Last Wednesday, May 21, I trained to DC to attend a wonderful presentation led by journalists at The Washington Post discussing a series of feature articles entitled After the Wars by columnist Rajiv Chandrasekaran. He was joined by David Finkel, acclaimed journalist and author of Thank You For Your Service, Dr. Caitlin Thompson, Deputy Director for Suicide Prevention, US Dept. of Veterans Affairs, and a Todd Bowers, combat veteran formerly with IAVA and now at JP Morgan Chase, among others.
While it was powerful and relevant, one question from the audience stuck with me: Someone asked Dr. Thompson and Bowers whether all VA counselors to vets should be veterans themselves. Thompson mentioned the importance of vets relating to civilians, while Bowers remarked on the importance of peers – fellow veterans to help a struggling soldier to open up.
These two responses, both true in part, reminded me of the importance of what we do at I WAS THERE. Certainly it is critical that veterans learn to relate to civilians as so many of them are being medically retired as a result of their PTS and other medical issues, meaning they themselves will soon be civilians so they might as well learn to relate with them. That said, Todd’s point is important in that they often aren’t willing to confide in anyone who they don’t perceive as being able to empathize with their wartime experiences.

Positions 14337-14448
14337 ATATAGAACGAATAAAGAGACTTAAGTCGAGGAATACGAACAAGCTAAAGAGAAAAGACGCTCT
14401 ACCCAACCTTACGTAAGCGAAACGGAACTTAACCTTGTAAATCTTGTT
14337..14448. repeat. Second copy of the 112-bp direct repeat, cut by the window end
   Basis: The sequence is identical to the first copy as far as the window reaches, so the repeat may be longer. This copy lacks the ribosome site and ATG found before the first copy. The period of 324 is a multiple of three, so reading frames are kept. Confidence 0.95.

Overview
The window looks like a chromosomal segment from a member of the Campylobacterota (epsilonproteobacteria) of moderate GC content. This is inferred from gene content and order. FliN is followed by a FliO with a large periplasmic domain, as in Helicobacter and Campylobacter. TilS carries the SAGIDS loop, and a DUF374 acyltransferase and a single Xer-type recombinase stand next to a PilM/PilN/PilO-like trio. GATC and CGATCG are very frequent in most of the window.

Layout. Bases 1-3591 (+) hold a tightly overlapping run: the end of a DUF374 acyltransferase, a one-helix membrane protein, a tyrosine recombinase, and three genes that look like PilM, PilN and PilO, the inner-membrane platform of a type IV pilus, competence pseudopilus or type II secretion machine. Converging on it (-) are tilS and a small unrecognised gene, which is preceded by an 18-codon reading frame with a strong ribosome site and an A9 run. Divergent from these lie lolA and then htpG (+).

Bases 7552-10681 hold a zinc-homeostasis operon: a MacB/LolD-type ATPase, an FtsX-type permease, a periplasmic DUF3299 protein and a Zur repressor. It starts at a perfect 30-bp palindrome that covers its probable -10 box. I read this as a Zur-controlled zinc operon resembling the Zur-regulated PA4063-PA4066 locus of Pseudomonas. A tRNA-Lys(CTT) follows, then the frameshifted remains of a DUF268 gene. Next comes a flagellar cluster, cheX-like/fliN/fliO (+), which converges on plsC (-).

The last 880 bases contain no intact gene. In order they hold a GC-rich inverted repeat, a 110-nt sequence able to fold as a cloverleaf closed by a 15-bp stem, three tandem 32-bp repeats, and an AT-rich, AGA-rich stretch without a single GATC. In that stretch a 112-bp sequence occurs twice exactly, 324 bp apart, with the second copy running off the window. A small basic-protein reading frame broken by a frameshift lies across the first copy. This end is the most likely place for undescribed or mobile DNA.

At I WAS THERE, we achieve both: Most of our film workshop instructors are civilians, but we always strive to have at least one veteran join as either a full instructor (if qualified) or – if he or she has participated in a previous workshop – return to mentor a new participant. It’s all about finding a way to break the ice – to successfully encourage a participating veteran to suspend his or her disbelief in the value of our process and TRUST us. Once that happens – once they see that we do care, and that this workshop is an opportunity for healing and empowering self-expression, they are off and running.
It is my belief that every human being has a deep desire to be understood, to tell his or her story — they just want to tell it to someone who cares – civilian or military. Our job as instructors is to convince them that we care and are worthy of having that story shared with us.
Sincere thanks to Messrs Finkcl, Chandrasekaran and their colleagues at Wednesday’s panel for all they are doing. It’s vital work that will help improve the lives of veterans everywhere.